Wednesday, April 17, 2024

TALKBACK: Harsher penalty needed for crop thieves


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THE NEWS THAT THIEVES made off with a bounty of cassava from the farm at the Ministry of Agriculture’s headquarters in Graeme Hall, Christ Church, brought crop theft back into the spotlight last week.

The Permanent Secretary in the ministry, Esworth Reid, said the farm was hit twice in three days and the thieves made off with hundreds of pounds of a new type of cassava.

This prompted online readers to once again ask what was being done to protect local produce. Some also suggested ways to stamp out the practice.

Here’s a sample of responses.


Ebonyeyes59: So where was the security?

Mr Psychotic: They were hit twice in a matter of days? So what was done after the first hit?

Fay Ann: I’m not buying any cassava . . . . How does one reap rewards off someone else’s hard work and feel comfortable? Did you grow plant slips in the hot sun? What about the labourers who have children to feed and still have to be paid? I hope profit isn’t made from one shred of it . . . . It’s wrong.

Santini More: Crop theft has been a major problem to our farmers for decades and what have successive Governments done about it? Nothing. Now that the economy is tanking and unemployment is high, thieves are stealing crops on an industrial scale because they know that even if they are caught, the punishment is a slap on the wrist. Barbados needs farmers and the crops they grow. Farmers deserve to be protected from crop theft.

Annetta Paul: Electronic fencing. Just be sure to put lots of warning signs, both in words and pictures. Then they can enter at their own risk. Make it legal before people start shooting trespassers. With employment at a low, stealing other people’s vegetables and fruits may be a quick way to make a dollar for desperate people. The poor farmers work so hard only to have most of their stuff stolen. Yep! This may only be the smoke if some drastic changes are not in place.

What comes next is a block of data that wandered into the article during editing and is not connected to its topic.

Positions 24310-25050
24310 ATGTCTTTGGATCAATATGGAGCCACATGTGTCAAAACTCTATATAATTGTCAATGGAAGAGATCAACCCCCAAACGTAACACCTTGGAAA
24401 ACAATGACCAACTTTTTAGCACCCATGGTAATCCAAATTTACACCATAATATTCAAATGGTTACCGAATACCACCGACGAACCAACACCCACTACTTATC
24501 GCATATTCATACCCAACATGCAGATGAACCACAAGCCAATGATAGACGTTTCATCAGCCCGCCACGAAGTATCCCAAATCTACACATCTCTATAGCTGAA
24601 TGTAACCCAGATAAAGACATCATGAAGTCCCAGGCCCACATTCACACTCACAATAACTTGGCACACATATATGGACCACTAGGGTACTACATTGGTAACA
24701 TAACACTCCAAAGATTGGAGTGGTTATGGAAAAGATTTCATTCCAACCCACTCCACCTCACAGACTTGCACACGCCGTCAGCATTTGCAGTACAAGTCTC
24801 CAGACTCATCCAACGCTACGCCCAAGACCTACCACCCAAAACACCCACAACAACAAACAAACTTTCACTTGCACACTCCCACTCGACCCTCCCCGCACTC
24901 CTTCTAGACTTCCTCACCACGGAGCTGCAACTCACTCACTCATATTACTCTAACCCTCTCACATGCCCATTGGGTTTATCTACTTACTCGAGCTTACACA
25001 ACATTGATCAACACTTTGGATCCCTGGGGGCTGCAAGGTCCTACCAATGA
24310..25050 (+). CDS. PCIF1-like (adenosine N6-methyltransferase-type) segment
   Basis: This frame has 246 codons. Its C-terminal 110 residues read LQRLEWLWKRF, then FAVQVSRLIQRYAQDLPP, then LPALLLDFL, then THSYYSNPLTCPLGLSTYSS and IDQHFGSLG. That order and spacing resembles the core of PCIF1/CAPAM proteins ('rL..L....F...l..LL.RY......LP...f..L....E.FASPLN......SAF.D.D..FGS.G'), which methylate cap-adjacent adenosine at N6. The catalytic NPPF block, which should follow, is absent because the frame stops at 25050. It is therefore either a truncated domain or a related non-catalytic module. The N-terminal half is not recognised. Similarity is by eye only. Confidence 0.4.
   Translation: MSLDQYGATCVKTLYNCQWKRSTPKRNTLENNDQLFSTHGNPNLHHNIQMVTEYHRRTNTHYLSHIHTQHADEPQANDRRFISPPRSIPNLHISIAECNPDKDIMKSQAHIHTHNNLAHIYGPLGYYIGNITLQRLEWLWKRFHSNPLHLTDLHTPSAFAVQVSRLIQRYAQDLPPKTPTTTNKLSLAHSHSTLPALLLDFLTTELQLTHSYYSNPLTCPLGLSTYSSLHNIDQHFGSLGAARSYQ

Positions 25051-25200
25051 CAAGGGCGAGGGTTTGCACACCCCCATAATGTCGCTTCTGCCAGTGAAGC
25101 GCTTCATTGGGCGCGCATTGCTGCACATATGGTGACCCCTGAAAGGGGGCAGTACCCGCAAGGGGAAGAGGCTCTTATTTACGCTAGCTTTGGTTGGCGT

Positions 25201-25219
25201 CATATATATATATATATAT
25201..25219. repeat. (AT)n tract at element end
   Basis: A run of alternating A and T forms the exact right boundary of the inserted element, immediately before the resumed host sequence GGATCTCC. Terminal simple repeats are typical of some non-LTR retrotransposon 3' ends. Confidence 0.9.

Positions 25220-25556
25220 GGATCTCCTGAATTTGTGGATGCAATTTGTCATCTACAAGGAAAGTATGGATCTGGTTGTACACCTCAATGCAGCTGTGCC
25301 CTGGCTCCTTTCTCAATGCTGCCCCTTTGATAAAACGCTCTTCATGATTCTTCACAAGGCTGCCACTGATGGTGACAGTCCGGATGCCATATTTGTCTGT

Samud Ali: Years and years of this, yet every field is as easy to walk into and through as if it were a road. No fencing, no security, no nada. Again I ask how many times have we passed a field and just seen random cars pulled up and people picking stuff? Now I may be ignorant to how these things work or “de culcha” of Bajan farming, but ever wonder who those people are? So crops are of great value yet left unattended or unsecured and up to the goodness of mankind not to steal?

Nealiho Hope: It’s up to the lawmakers to stiffen the penalties for raiding and robbing farms, especially on a large scale. Something really needs to be done.

Daniel Burton: Maybe now, just maybe, the Government will understand the plight of the private farmers . . . but I’m not holding my breath.

Rachelle Morris: Where were the watchmen who are paid to watch these areas?


Natasha Beckles is the NATION’S Online Coordinator.


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